FASB proposes updated standard for cloud computing
Published April 5, 2018
The Financial Accounting Standards Board (FASB) recently issued a proposal to clarify how to account for the costs of setting up business software packages that are managed in the cloud. If finalized, the proposal would let more of the costs of implementing a cloud computing contract be spread over the contract’s life.
Reporting hosting arrangements
In April 2015, the FASB published Accounting Standards Update (ASU) No. 2015-05, Intangibles — Goodwill and Other — Internal-Use Software (Subtopic 350-40): Customer’s Accounting for Fees Paid in a Cloud Computing Arrangement. The updated guidance helps businesses evaluate whether a cloud computing (or hosting) arrangement includes an internal-use software license.
When a hosting arrangement doesn’t include such a license, the arrangement must be accounted for as a service contract. This means businesses must expense the costs as incurred.
On the other hand, when the arrangement does include such a license, the customer must account for the software license by recognizing an intangible asset. To the extent that the payments attributable to the software license are made over time, a liability is also recognized.
The amendments in ASU No. 2015-05 didn’t address the accounting for the costs incurred to implement a service contract for a hosting arrangement, however.
Focusing on implementation costs
Over the last three years, companies have increasingly rejected servers installed at their premises in favor of cloud-based solutions. But the costs to set up the cloud services can be significant, and many companies would prefer not to immediately expense these setup costs.
In March 2018, the FASB issued Proposed ASU No. 2018-230, Intangibles — Goodwill and Other — Internal-Use Software (Subtopic 350-40): Customer’s Accounting for Implementation Costs Incurred in a Cloud Computing Arrangement That Is a Service Contract; Disclosures for Implementation Costs Incurred for Internal-Use Software and Cloud Computing Arrangements.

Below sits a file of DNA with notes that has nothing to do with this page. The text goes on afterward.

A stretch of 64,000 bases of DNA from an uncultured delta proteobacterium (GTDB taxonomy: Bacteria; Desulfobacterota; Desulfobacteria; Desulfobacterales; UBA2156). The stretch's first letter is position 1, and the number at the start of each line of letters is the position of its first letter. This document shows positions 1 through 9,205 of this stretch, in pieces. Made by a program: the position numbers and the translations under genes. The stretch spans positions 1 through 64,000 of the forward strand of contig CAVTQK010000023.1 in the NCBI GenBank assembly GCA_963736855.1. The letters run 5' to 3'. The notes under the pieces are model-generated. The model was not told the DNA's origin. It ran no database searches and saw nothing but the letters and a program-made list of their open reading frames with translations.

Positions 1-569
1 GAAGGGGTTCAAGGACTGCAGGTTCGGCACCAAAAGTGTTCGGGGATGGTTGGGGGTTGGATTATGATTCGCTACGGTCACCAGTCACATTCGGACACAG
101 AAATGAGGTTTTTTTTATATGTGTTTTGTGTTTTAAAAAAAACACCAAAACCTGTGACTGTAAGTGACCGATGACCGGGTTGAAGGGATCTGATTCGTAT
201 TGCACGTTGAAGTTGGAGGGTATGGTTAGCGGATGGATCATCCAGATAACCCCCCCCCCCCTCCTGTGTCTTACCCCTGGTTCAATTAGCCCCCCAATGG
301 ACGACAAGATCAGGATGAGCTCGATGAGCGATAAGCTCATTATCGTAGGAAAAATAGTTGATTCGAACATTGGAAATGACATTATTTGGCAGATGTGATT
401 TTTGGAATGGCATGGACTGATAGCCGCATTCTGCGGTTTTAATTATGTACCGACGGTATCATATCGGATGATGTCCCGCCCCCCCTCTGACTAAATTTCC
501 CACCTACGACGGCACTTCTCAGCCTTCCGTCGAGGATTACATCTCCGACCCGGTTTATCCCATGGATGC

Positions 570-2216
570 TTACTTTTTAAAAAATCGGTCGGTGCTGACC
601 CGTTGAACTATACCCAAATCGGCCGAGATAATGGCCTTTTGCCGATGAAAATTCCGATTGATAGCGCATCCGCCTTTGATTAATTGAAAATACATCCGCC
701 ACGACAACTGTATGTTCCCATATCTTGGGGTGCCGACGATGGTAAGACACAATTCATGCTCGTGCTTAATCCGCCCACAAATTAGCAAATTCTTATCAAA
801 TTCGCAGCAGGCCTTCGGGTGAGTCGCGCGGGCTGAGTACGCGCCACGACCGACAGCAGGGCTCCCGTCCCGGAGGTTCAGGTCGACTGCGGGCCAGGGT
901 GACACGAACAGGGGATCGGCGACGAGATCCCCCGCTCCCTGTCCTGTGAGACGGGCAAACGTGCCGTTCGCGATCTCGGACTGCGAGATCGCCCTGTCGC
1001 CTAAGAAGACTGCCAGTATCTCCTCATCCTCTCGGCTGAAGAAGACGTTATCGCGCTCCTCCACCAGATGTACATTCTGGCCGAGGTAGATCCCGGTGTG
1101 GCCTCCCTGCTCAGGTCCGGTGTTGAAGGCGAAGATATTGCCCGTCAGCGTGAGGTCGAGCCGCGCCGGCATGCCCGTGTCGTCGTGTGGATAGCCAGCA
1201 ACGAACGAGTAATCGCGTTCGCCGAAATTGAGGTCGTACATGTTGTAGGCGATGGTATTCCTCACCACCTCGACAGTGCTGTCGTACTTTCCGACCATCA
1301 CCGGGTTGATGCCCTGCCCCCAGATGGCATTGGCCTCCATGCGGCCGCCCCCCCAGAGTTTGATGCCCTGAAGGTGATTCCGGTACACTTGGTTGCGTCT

Businesses told the FASB that they see no economic difference between a contract that includes a license to run the software locally and a contract to have the application run on the cloud. So, they wanted to use similar accounting treatment for both types of contracts. As a result, the proposal would require consistent reporting for implementation costs for 1) a hosting arrangement that’s a service contract, and 2) developing or obtaining internal-use software (that a company runs on its servers or servers operated by a third party).
If the proposed changes are finalized, a customer in a cloud computing contract would have to include in the footnotes to its financial statements information about the software it purchases. The accounting for the service element of the hosting arrangement wouldn’t be affected by the proposed amendments.
Under the proposal, companies should refer to Accounting Standards Codification (ASC) Subtopic 350-40 on internal-use software to determine which implementation costs associated with a service contract for a cloud computing arrangement can be capitalized as an asset. The costs that can be capitalized will be treated as long-term assets and amortized over the life of the arrangement — not booked as an expense at the contract’s outset.
Expenses for developing or obtaining internal-use software that can’t be capitalized under the rules for intangibles — such as the costs for training and data conversion — wouldn’t be capitalized for a hosting arrangement that’s a service contract. The customer in the hosting arrangement would determine which of the three stages an implementation activity relates to:
- The preliminary project stage,
- The application development stage, or
- The postimplementation stage.
Implementation costs at the application development stage would be capitalized depending on their nature. But costs that are incurred during the preliminary project and postimplementation stages would be expensed as the activities are performed.
The amortization period would generally be the term of the hosting arrangement. This would include the noncancelable period of the arrangement, plus periods covered by any options to:
- Extend the arrangement if the customer is reasonably certain to exercise that option,
- Terminate the arrangement if the customer is reasonably certain not to exercise the termination option, and
- Extend (or not to terminate) the arrangement in which exercise of the option is in the control of the vendor.
Customers would need to reassess the estimated term of the arrangement periodically and account for any change in the estimated term as a change in accounting estimate.
The FASB is asking for public comments by April 30. Right now, no effective date has been set. Once its Emerging Issues Task Force (EITF) has an opportunity to review the feedback, the FASB will announce the next steps for this project and, if finalized, when the changes will go into effect.